An Interview with Rupert Everett
...Let's have a series, just for Rupert.
Languid, superior, rude, camp: he was born to the role.
-- London Evening Standard
British actor Rupert Everett seems to have found his perfect role in Sherlock Holmes and the Case of the Silk Stocking.
His performance has been described as "excellent," "arresting," and "especially convincing;" London's Sunday Times found Everett's Holmes " a compelling, brilliant, darkly original character, much closer to the original stories than to deerstalkers and meerschaums and Basil Rathbone. Everett was dangerously cerebral and on the edge. He had the uncomfortable feeling of being a man both out of time and place, awkward in his own skin, placating demons with the distraction of crime. It was all done with minimal business and dramatic movement, just a steady intensity."
The multitalented Everett -- actor on stage (Another Country, The Picture of Dorian Gray), film (An Ideal Husband, Shakespeare in Love, My Best Friend's Wedding) and television (he recently wrapped up a guest stint on ABC's Boston Legal) -- also writes seriously. His two novels -- Hello, Darling, Are You Working? and The Hairdressers of St. Tropez will be followed by an autobiography due to be published in 2006. He speaks three languages, has performed as a singer and worked as a model, and plays the piano. He was the voice of Prince Charming in Shrek 2 and also does a voiceover in the new Chronicles of Narnia, opening in December 2005.
While in New York on a press junket for Sherlock Holmes, Everett chatted with Masterpiece Theatre:
Did you read Arthur Conan Doyle and Sherlock Holmes stories when you were young?
A little bit. Not an enormous amount. I knew a few of them; you obviously can't not know about them. They're such stock stories -- particularly for the English -- but even for Russian people. You know, they make films about Sherlock Holmes in Russia, in Russian. He's English, it all takes place in England... Even through Communist times they made Sherlock Holmes films.
There seems to be a consensus that, at least physically, you are perfect for the role of Holmes. Had you ever entertained the notion that you'd like to play Holmes someday?
No, never. When this came along I thought, 'Oh, that's a really fun idea.' But it wasn't something I had ever thought about.
What was your reaction when you were offered the role?
I explained what I wanted to do with the part... I wanted it to have psychological development... I think one of the problems with stories like this is you spend a lot of time telling people about train times and when so-and-so was here and when this happened and when that happened... It can leave very little time actually, practically speaking, for psychological development of the characters... I very much liked the idea of the story -- being involved with class and wealth and sexual perversion -- all that was great.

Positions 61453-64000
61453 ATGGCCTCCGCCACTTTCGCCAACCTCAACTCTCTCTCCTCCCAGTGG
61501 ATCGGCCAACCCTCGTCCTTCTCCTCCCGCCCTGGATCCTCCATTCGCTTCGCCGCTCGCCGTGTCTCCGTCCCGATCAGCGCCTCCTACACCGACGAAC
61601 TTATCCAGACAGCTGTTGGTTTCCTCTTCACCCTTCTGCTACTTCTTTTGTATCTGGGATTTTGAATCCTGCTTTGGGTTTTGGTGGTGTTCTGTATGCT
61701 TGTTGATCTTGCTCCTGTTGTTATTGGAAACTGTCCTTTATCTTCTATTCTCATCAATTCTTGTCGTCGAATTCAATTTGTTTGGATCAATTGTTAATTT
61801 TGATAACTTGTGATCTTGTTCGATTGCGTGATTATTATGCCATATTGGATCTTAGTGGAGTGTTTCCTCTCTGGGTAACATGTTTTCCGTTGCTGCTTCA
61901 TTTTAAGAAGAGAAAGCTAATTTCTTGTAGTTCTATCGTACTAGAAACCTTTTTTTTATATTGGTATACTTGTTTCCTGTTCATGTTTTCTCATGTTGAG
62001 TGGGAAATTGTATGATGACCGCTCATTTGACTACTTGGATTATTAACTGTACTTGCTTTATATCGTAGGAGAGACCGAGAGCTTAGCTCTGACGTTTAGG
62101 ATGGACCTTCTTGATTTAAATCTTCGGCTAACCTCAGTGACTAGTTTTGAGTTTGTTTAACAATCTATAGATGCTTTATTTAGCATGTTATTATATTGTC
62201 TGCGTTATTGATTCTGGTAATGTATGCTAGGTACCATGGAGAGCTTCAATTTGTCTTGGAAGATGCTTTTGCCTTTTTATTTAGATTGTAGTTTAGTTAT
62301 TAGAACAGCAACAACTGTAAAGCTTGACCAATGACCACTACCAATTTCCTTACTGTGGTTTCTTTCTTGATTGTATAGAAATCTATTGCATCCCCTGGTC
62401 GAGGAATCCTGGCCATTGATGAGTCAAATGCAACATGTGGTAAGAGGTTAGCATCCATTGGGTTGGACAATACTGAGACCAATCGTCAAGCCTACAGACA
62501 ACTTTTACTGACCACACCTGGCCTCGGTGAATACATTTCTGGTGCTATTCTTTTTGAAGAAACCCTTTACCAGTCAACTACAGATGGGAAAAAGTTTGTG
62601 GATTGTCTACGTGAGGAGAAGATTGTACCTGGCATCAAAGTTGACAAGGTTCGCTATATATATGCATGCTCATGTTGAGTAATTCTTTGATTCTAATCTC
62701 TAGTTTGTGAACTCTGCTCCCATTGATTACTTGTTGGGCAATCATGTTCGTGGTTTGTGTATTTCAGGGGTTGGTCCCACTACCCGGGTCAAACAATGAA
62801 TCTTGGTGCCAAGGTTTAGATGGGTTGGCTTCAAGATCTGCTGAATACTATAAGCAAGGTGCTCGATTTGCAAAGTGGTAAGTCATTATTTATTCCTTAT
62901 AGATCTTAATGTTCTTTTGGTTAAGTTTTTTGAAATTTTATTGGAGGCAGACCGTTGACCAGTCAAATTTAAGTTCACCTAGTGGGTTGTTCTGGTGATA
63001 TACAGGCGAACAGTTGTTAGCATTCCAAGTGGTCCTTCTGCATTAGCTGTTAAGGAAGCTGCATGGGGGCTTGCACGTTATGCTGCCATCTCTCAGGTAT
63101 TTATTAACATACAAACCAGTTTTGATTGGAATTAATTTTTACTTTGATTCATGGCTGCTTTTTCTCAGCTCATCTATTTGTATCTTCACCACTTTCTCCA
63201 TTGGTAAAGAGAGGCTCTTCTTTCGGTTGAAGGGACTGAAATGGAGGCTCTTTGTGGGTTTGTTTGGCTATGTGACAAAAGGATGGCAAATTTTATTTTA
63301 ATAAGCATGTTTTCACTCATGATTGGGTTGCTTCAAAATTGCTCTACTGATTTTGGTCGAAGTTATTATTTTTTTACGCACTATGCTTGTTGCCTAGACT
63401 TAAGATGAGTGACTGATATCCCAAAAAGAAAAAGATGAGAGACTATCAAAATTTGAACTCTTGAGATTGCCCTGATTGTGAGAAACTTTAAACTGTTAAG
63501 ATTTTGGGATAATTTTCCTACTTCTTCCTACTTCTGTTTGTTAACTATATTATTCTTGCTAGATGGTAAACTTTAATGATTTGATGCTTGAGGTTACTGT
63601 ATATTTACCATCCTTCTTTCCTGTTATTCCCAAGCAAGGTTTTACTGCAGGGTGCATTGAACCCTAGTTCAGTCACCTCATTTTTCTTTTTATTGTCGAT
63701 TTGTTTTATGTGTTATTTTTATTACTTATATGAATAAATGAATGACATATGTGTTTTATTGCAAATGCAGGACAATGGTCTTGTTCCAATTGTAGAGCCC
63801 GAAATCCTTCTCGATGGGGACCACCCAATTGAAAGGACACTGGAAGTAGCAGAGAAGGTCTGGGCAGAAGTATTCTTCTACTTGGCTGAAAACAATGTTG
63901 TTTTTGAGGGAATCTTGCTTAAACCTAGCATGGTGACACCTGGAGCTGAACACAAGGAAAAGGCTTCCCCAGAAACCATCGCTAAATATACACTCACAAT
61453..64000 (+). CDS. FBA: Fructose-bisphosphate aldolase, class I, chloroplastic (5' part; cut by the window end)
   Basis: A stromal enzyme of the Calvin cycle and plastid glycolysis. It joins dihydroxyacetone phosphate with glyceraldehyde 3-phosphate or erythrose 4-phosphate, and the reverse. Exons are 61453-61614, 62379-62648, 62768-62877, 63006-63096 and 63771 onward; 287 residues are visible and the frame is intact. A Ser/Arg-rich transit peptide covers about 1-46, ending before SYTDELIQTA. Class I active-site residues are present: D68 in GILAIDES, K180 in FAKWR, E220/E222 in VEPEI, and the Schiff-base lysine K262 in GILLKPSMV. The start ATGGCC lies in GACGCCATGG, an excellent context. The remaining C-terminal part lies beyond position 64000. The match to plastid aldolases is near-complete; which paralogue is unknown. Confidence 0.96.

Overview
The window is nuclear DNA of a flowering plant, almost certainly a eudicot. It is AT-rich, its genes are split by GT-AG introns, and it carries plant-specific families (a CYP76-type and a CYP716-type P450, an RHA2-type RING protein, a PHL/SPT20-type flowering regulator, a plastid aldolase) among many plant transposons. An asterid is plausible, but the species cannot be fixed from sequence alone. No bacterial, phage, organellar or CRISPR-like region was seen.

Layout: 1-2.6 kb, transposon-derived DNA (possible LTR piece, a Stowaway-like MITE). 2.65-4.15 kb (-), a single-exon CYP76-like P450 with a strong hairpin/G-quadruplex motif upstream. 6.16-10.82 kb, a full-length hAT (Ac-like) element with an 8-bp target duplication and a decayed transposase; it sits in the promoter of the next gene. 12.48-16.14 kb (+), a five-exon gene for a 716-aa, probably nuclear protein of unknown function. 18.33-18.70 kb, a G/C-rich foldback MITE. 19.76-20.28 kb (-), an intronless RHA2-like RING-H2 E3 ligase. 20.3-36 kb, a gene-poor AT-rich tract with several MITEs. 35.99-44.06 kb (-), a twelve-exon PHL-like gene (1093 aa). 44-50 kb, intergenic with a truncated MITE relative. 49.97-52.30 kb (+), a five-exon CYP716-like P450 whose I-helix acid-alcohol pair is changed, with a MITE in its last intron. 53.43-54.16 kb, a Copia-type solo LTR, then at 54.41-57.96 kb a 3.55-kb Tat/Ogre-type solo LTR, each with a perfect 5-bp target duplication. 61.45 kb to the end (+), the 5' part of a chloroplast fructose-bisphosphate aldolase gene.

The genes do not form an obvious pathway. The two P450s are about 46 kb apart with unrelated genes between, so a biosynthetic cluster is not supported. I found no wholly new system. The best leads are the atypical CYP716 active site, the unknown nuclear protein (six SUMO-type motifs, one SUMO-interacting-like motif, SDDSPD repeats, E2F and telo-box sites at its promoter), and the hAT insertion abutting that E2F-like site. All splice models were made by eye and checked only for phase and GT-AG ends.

How did you approach such an iconic role?
I think it's fun playing a part that lots of other people have played, in a way. You know, everybody's done Sherlock Holmes -- lots of weird freaks apart from just me.
How much of the Holmes that we see is your interpretation and how much is the director's or the screenwriters?
I think it's almost all theirs. It's a pretty obvious role, really. We talked a lot about it beforehand. It went on for a long time before we did the actual shoot, just getting the script together and all that kind of stuff... It's difficult being involved in the creation of something, actually... It is a great role. It's lovely and great to have done it... I don't know that I'd want to make a career out of Sherlock Holmes though.
What about the difference between doing period pieces and contemporary stuff? Do you have any preference?
To be honest, no. A good job is really my preference, yeah, if I'm going to work. Something that has a bit of meat to it and something that's playable -- period or modern. I've done a lot of period stuff but that's mostly because, in England, we get off on a lot of period stuff, but it's not any kind of particular choice. That's where a lot of the work is. I find there aren't that many options as an actor.
You started acting fairly young --
I went to drama school when I was 17, yes...
What are you going to be doing when you're not acting? You're writing...
I'm writing my book and I have to finish it by the end of January.
You have a publisher, who's waiting for it?
Yes. And then I'm actually going to do a play in London when my book comes out ... and then I'll see... I'm not sure...
When you do a period piece, do you make accommodations? Were people different one hundred years ago than they are now?
I've always wondered. Yes, I think they were different and -- they must have been, mustn't they? I always ask that question when I go to a place like Versailles -- you wonder what they were doing... I guess they were regular people; they just didn't have all the same issues. I think we're very much more blunted than they probably were. As every year goes by we're more and more dull. I think we've been dulled by capitalism. We're just blobs now -- we're so worried about how we can keep paying the lease on the car, the mortgage, the lease on the toaster and all that. You can't really think about much else. If you lose that, you lose the whole lot.
So I think someone like Sherlock Holmes -- privileged -- he wasn't rich but he didn't have to worry in terms of survival. I guess he was a different kind of person in a way. He's a different kind of character anyway. He's a criminal and a crime fighter, that's the thing that's interesting about him in a way -- equally affectionate toward a murderer or toward the victim... He doesn't really seem to have a judgmental side to him, I think that's what's interesting.
He's more of a scientist...
Yeah, he's observing the whole thing in a way, and that's how he's so successful at it.
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